Israelis walk in Tel Aviv. (Miriam Alster/FLASH90) Miriam Alster/FLASH90
Israelis walk in Tel Aviv (Miriam Alster/FLASH90)


An Israeli technology called Eye-Net is making it safer to walk and drive in busy urban areas.

By: Brian Blum,

Automotive technology companies building collision detection systems abound, but usually they’re intended only for the vehicle, such as Innoviz, Cognata, Oryx Vision and Autotalks.

Foresight Automotive’s Eye-Net is different: It can send an alert to both the vehicle driver and any pedestrians who may be in harm’s way.

For a demonstration in the Israeli city of Ashdod, Foresight partnered with Tel Aviv-based NoTraffic, which develops traffic-management systems for cities using sensors deployed at traffic lights.

Eye-Net was integrated with NoTraffic’s smart system to promising results. “The trial results proved that the number of accidents can be significantly reduced,” said Smadar Itzkovich, head of Industrial Development for the Ashdod municipality and the city’s Smart Mobility Living Lab.

The trial consisted of several accident simulations involving multiple vehicles and pedestrians. The pedestrians had Foresight’s Eye-Net app installed on their mobile devices. Eye-Net sent out real-time alerts in order to prevent a collision.

The trial also tested what happens when not everyone is using the Eye-Net application. In those cases, NoTraffic’s sensors at the test intersection identified any non-connected drivers or pedestrians and transmitted the information to the connected drivers using the Eye-Net system.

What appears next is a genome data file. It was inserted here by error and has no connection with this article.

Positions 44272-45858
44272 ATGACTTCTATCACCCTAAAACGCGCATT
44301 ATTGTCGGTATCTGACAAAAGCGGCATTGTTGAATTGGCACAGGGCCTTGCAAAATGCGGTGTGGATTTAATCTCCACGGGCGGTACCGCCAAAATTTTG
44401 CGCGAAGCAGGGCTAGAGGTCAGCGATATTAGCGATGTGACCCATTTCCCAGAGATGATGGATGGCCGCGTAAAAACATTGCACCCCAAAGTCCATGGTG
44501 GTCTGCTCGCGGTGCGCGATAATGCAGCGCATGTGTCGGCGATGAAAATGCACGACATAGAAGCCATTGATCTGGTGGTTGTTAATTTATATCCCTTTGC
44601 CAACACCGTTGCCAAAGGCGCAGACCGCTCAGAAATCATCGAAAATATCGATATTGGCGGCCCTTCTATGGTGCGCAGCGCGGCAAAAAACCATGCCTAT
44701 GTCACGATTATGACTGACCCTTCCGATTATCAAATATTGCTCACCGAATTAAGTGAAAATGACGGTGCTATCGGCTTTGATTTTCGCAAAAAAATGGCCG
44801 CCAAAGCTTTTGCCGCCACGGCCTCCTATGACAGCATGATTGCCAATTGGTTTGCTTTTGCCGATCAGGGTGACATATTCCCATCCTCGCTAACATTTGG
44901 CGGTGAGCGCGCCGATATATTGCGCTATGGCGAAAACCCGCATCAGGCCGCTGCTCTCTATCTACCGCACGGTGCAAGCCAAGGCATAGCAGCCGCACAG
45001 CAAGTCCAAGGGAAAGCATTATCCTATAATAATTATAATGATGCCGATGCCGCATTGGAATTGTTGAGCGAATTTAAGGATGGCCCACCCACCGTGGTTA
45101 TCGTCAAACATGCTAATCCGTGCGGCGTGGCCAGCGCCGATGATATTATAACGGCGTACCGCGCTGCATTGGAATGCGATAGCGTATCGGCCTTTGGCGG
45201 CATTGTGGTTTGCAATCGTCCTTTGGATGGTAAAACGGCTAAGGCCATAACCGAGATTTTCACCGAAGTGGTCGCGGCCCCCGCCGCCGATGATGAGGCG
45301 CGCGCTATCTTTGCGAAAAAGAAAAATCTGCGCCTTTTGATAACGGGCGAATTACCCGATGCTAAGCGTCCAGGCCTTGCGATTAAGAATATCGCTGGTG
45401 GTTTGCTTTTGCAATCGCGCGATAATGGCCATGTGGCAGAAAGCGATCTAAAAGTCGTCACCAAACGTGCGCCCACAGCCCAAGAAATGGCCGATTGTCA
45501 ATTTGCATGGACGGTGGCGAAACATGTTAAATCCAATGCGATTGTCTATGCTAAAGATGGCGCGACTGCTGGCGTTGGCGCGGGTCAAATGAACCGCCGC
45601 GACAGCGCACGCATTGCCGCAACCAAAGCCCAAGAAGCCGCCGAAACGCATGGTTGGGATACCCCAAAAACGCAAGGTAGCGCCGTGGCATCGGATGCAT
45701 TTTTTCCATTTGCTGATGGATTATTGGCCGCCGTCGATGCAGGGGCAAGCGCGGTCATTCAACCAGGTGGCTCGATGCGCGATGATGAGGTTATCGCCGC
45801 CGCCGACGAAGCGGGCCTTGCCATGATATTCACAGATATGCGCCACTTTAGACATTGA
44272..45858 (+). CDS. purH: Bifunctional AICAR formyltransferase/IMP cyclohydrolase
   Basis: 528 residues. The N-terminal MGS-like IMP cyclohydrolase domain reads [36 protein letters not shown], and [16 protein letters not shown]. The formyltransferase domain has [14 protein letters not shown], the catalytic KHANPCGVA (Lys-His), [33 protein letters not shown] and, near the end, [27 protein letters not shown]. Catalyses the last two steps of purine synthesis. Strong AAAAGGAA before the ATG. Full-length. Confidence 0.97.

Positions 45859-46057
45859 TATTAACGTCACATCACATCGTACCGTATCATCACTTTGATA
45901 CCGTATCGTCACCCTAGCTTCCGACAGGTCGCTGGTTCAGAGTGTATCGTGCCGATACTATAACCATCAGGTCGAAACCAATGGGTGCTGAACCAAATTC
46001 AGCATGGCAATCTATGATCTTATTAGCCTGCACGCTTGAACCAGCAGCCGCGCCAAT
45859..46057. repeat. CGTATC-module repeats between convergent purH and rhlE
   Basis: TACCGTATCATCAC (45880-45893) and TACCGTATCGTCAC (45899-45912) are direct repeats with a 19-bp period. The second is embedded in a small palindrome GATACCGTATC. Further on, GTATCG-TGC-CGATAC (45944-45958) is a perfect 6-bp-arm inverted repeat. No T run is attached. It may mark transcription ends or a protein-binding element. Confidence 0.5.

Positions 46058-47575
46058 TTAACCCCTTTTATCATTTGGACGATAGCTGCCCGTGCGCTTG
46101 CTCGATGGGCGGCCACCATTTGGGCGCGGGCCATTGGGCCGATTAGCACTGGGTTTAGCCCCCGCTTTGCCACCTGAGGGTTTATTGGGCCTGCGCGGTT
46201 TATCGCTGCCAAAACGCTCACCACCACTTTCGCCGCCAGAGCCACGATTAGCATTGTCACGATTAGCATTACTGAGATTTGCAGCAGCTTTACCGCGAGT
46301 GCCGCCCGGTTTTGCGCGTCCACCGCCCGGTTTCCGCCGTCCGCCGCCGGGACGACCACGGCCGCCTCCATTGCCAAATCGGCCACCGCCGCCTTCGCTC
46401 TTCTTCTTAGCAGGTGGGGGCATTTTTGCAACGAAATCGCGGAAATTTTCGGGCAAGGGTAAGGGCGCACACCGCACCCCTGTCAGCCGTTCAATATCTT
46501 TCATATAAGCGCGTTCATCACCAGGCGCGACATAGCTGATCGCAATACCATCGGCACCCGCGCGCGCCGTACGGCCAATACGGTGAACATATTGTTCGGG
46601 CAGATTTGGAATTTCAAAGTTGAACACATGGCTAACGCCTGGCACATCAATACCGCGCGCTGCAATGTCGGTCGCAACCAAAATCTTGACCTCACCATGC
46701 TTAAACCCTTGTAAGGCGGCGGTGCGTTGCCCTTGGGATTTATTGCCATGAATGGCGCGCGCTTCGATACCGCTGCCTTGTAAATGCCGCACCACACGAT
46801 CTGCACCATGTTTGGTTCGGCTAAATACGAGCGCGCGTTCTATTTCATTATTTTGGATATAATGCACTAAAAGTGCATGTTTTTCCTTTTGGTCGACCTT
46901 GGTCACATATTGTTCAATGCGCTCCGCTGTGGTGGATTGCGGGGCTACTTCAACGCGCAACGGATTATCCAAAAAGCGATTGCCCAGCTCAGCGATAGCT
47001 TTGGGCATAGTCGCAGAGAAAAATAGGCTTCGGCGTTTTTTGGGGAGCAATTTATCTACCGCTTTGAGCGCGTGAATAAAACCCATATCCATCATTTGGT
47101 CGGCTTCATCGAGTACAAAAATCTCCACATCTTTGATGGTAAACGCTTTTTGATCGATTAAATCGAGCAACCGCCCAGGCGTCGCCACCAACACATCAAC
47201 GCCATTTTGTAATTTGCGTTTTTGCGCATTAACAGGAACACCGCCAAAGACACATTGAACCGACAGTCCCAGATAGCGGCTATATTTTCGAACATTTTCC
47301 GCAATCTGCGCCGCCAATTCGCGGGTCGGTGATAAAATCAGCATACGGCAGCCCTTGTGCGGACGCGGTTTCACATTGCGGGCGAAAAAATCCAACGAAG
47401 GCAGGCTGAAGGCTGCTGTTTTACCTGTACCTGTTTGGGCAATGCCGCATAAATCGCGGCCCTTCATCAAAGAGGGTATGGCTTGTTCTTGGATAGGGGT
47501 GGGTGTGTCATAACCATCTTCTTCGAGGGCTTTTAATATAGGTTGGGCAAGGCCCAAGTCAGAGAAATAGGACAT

All data on cars and pedestrians was streamed in real time to a control center that displayed the location and time of occurrence of the simulated collisions on a map.

“Foresight met all the predefined objectives and indicators for the real-time use of the Eye-Net system in a manner that enabled all road users to brake safely and on time,” the company reported.

The trial positions Foresight and NoTraffic as important players in the self-driving future, where safety has been called into question following a fatal accident between a self-driving Uber vehicle and a pedestrian in Arizona earlier this year.

While the Foresight-NoTraffic trial probably would not have prevented that accident, which took place when the victim was walking her bike across a busy street outside a crosswalk and far from traffic lights, NoTraffic CEO Tal Kreisler called the Ashdod trial “a significant milestone that sets the basis for preparing the roads for a connected and autonomous world by using advanced technology that can be deployed today.”

The Israeli Ministry of Transport and the Ayalon Highway company also participated in the trial as part of a national plan to promote smart transportation in Israel.

Foresight Automotive was founded in 2015. It is a division of Ness Ziona-headquartered Foresight Autonomous Holdings.

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